Transcript

462:

Own Worst Enemy
Transcript

Originally aired 04.13.2012

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Full audio: http://tal.fm/462

Prologue.

Ira Glass

I didn't see this one happen. But Ben, one of the producer here at This American Life, he saw it. He was in the news room here at our home station, WBEZ Chicago, one day, when Dan Blumberg arrived for work.

Ben

And Dan walks in. And he's just swollen, like everywhere. Like, his eyes-- here, I'll do the face. It was like--

Ira Glass

Oh, wow. You're puffing out your cheeks and squinting your eyes.

Ben

Yeah, yeah, yeah. I mean, his ears were like cauliflower. I was like, Dan, are you OK? And he says, "It's OK. Last night, I ate some crab." And everybody's reaction is, of course, oh, you're allergic! You need to go to the hospital! And he's like, no, no, no. This happens pretty regularly because I love crab. And I'm allergic, but it only happens one out of every three times.

Ira Glass

What?

Ben

Yeah. It was a calculated risk. One out of every three times, he would turn into, like, the Stay Puft Marshmallow Man. Yeah, so, I mean I suppose this is the part where you'd bring Dan in.

Dan

I should have called in sick that day.

Ira Glass

This, of course, is Dan.

Dan

I think that morning it was mostly the eyes that would have been kind of freaking people out, very heavy eyelids, kind of probably a sunken look to them.

Ira Glass

Dan did confirm everything that Ben said and more. He's been allergic to crab and lobster since he was a kid. The night before this incident, he had eaten crab. And he got the worst reaction he'd had in years. It was a wake up call. Not that he going to stop eating crab and lobster-- no, no. He was going to keep doing that. But now, he'd do it--

Dan

Only if I have Benadryl as a sort of aperitif. And only if I have an inhaler just in case it were to spread to my lungs. And I have an EpiPen.

Ira Glass

An EpiPen, if you've never heard of it, is the injection that you stab yourself with in an emergency if you get a life threatening allergic reaction. And this is his system. And he says it's working for him. And no, his doctor does not know. He risks this twice a year or so. He says his wife's not so crazy about it, partly because the Benadryl makes him really sleepy.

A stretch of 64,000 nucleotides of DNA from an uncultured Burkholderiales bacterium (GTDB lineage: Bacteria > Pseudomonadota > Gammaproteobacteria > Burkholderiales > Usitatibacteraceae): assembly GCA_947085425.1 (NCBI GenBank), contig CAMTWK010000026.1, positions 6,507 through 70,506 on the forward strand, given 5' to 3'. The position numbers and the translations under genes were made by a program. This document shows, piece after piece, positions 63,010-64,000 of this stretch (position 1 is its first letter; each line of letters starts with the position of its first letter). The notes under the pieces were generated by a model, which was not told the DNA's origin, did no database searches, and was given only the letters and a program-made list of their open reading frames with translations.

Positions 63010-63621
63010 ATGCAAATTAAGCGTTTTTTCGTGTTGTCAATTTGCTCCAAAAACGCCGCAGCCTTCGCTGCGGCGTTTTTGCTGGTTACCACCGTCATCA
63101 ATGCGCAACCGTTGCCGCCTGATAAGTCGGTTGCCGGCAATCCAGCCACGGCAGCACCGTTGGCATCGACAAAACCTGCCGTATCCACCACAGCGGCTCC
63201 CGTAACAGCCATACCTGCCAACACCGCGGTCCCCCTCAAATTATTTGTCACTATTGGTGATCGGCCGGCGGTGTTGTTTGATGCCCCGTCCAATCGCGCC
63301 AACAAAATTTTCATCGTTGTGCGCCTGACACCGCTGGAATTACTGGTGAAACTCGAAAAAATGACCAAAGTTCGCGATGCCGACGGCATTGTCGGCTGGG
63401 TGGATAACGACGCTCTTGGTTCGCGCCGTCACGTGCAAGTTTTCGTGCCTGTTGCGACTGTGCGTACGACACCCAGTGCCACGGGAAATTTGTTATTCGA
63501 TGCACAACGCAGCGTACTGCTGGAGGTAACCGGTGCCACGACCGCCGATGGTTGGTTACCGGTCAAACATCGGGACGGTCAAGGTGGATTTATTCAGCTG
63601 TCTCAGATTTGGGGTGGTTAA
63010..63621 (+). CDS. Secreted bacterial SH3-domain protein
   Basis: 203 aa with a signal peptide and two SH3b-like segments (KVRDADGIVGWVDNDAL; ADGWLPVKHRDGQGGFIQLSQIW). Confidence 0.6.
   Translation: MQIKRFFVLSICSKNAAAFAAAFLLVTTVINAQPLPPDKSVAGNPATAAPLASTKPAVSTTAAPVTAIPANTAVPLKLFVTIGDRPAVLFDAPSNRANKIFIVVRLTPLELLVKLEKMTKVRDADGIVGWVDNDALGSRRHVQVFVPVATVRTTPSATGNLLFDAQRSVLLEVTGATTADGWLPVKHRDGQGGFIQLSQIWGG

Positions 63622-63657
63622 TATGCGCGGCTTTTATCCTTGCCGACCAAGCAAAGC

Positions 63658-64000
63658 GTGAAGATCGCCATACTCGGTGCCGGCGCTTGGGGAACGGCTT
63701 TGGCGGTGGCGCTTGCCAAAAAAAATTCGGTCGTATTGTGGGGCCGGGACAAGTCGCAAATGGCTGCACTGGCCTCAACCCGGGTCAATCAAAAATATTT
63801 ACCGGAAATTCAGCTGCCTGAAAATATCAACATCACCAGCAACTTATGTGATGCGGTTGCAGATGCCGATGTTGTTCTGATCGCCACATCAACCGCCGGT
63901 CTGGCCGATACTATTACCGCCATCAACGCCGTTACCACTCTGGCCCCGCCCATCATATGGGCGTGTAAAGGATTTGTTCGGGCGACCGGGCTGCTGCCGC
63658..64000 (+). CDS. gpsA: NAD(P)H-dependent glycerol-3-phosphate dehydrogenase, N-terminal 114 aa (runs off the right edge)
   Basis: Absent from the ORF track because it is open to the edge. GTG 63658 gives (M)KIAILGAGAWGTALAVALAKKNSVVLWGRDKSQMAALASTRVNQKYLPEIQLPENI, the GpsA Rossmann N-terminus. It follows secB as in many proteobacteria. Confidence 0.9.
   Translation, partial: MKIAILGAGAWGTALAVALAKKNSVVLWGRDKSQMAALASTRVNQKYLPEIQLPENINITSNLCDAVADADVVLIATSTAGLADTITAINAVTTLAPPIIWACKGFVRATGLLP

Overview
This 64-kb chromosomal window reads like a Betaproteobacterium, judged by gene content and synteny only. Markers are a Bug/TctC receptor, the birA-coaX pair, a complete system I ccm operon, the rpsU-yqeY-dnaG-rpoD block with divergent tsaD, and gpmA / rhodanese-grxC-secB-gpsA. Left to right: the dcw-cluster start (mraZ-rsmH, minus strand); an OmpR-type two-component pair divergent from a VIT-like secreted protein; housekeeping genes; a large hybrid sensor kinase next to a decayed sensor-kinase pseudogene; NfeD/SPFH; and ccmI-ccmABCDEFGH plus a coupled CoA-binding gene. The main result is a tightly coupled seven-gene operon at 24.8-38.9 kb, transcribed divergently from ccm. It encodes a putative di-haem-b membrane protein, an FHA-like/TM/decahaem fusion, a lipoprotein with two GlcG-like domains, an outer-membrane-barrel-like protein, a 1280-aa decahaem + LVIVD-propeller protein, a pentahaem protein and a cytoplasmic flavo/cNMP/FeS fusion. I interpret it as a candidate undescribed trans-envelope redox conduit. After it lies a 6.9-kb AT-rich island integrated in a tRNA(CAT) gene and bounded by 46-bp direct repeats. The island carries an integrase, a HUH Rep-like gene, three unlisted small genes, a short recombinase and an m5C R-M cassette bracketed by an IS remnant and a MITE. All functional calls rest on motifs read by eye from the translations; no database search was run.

Dan

But the poisoning myself, it's not that bad. Like I said, I get sleepy from the Benadryl. That's the worst part, I get really tired.

Ira Glass

But if you find yourself saying the sentence, the poisoning myself is not that bad--

Dan

Yeah, I mean, I think there's something probably to that. You know, I like it. What can I say?

Ira Glass

This whole thing made me think of some book that you would read about the decline of the Roman Empire, people eating so much that they would have to throw up so they could eat some more. This is like someday, people are going to write, what was America like back in its heyday? Well, what it was like was people with severe allergies would eat the thing that they are allergic to but just have meds at the ready to stab themselves with and cure themselves.

But, you know, reaching out to friends, and family, and to strangers over the internet this past two weeks, I have learned that what Dan did is actually not that uncommon.

Ruthie

I do have willpower. But when it comes to the whole pizza thing, I don't hesitate. I just go ahead and eat it.

Ira Glass

Ruthie Zinchuck in Charlotte, North Carolina, is lactose intolerant. She can't digest milk, or cheese, or any dairy product, which is a problem because as a transplanted Jersey girl, she says, she likes her pizza.

Ruthie

Well, we do have Pizza Hut. Out of nowhere, I'll get severe stomach cramping. And I'll have to go to the bathroom like immediately. It's no joke.

Ira Glass

And so how often do you have pizza now?

Ruthie

I would say at least a couple times a week.

Ira Glass

Oh, a couple times a week?

Ruthie

Yeah. It's always our go-to when we don't know what to eat. My fiancee and I are like, well, I guess pizza will work. And he'll always just look at me and say, "Really? Are you sure?"

Ira Glass

In Cleveland, Ohio, Elise Hagisfeld, and her older sister, and her younger sister, and her mom, and her daughter are all allergic to tomatoes, citrus, pineapple, strawberries in various combinations. Elise herself gets hives. It makes her face blotchy. She gets itchy. But they all continue to eat this stuff.

Elise

I don't know if I have any great stories about it because we just do it all the time. We apparently are a family that has absolutely no self-control or good sense. I'm not sure which, but whatever. I like it!

Ira Glass

Which is, of course, pretty much what Dan said, and what my senior producer's mother-in-law told me, too. Her name is Barbara Melman, and I reached her on vacation. She said that a couple years ago, after some abdominal surgery, she had a few episodes where she got incredibly sick, throwing up, rushing to the emergency room, getting an IV, an anti-nausea medication, until she realized that each time this happened, she'd eaten popcorn, or nuts, or trail mix before. And so she cut those from her diet. But over time, she has snuck that stuff back in.